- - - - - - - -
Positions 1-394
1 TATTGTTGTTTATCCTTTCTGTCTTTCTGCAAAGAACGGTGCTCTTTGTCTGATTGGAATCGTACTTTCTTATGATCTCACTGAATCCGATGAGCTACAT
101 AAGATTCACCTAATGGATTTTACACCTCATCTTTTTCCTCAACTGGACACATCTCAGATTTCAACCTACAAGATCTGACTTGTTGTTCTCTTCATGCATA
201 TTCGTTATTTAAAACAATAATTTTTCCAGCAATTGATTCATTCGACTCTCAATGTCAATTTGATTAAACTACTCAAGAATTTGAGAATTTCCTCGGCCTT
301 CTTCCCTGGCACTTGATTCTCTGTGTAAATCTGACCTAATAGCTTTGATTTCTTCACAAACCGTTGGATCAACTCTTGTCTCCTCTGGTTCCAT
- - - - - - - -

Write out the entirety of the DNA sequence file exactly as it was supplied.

Positions 1-394
1 TATTGTTGTTTATCCTTTCTGTCTTTCTGCAAAGAACGGTGCTCTTTGTCTGATTGGAATCGTACTTTCTTATGATCTCACTGAATCCGATGAGCTACAT
101 AAGATTCACCTAATGGATTTTACACCTCATCTTTTTCCTCAACTGGACACATCTCAGATTTCAACCTACAAGATCTGACTTGTTGTTCTCTTCATGCATA
201 TTCGTTATTTAAAACAATAATTTTTCCAGCAATTGATTCATTCGACTCTCAATGTCAATTTGATTAAACTACTCAAGAATTTGAGAATTTCCTCGGCCTT
301 CTTCCCTGGCACTTGATTCTCTGTGTAAATCTGACCTAATAGCTTTGATTTCTTCACAAACCGTTGGATCAACTCTTGTCTCCTCTGGTTCCAT